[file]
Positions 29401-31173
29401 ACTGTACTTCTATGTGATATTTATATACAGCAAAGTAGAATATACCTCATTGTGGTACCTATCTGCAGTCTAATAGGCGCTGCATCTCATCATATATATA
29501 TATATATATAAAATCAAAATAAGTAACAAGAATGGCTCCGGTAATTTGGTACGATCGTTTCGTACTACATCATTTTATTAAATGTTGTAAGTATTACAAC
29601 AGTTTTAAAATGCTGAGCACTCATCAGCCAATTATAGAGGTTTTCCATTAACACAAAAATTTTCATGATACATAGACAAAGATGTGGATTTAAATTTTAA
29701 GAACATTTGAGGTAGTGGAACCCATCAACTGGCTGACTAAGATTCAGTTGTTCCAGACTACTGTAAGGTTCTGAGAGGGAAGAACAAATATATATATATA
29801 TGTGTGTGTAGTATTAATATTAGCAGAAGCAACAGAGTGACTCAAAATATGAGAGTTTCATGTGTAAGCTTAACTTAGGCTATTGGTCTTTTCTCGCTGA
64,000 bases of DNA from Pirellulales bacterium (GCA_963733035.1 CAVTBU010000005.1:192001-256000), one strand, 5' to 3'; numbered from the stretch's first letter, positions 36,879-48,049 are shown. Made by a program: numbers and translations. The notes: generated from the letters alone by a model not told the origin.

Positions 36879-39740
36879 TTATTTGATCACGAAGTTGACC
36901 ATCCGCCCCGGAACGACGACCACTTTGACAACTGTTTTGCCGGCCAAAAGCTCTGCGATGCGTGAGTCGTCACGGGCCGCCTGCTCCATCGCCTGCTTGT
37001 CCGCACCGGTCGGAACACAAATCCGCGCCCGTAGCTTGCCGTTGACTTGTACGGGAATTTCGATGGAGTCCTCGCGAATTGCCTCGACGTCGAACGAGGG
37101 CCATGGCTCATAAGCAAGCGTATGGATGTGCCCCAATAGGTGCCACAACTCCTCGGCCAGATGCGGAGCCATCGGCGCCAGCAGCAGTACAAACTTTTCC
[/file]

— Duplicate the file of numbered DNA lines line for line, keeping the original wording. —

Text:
Positions 29401-31173
29401 ACTGTACTTCTATGTGATATTTATATACAGCAAAGTAGAATATACCTCATTGTGGTACCTATCTGCAGTCTAATAGGCGCTGCATCTCATCATATATATA
29501 TATATATATAAAATCAAAATAAGTAACAAGAATGGCTCCGGTAATTTGGTACGATCGTTTCGTACTACATCATTTTATTAAATGTTGTAAGTATTACAAC
29601 AGTTTTAAAATGCTGAGCACTCATCAGCCAATTATAGAGGTTTTCCATTAACACAAAAATTTTCATGATACATAGACAAAGATGTGGATTTAAATTTTAA
29701 GAACATTTGAGGTAGTGGAACCCATCAACTGGCTGACTAAGATTCAGTTGTTCCAGACTACTGTAAGGTTCTGAGAGGGAAGAACAAATATATATATATA
29801 TGTGTGTGTAGTATTAATATTAGCAGAAGCAACAGAGTGACTCAAAATATGAGAGTTTCATGTGTAAGCTTAACTTAGGCTATTGGTCTTTTCTCGCTGA
64,000 bases of DNA from Pirellulales bacterium (GCA_963733035.1 CAVTBU010000005.1:192001-256000), one strand, 5' to 3'; numbered from the stretch's first letter, positions 36,879-48,049 are shown. Made by a program: numbers and translations. The notes: generated from the letters alone by a model not told the origin.

Positions 36879-39740
36879 TTATTTGATCACGAAGTTGACC
36901 ATCCGCCCCGGAACGACGACCACTTTGACAACTGTTTTGCCGGCCAAAAGCTCTGCGATGCGTGAGTCGTCACGGGCCGCCTGCTCCATCGCCTGCTTGT
37001 CCGCACCGGTCGGAACACAAATCCGCGCCCGTAGCTTGCCGTTGACTTGTACGGGAATTTCGATGGAGTCCTCGCGAATTGCCTCGACGTCGAACGAGGG
37101 CCATGGCTCATAAGCAAGCGTATGGATGTGCCCCAATAGGTGCCACAACTCCTCGGCCAGATGCGGAGCCATCGGCGCCAGCAGCAGTACAAACTTTTCC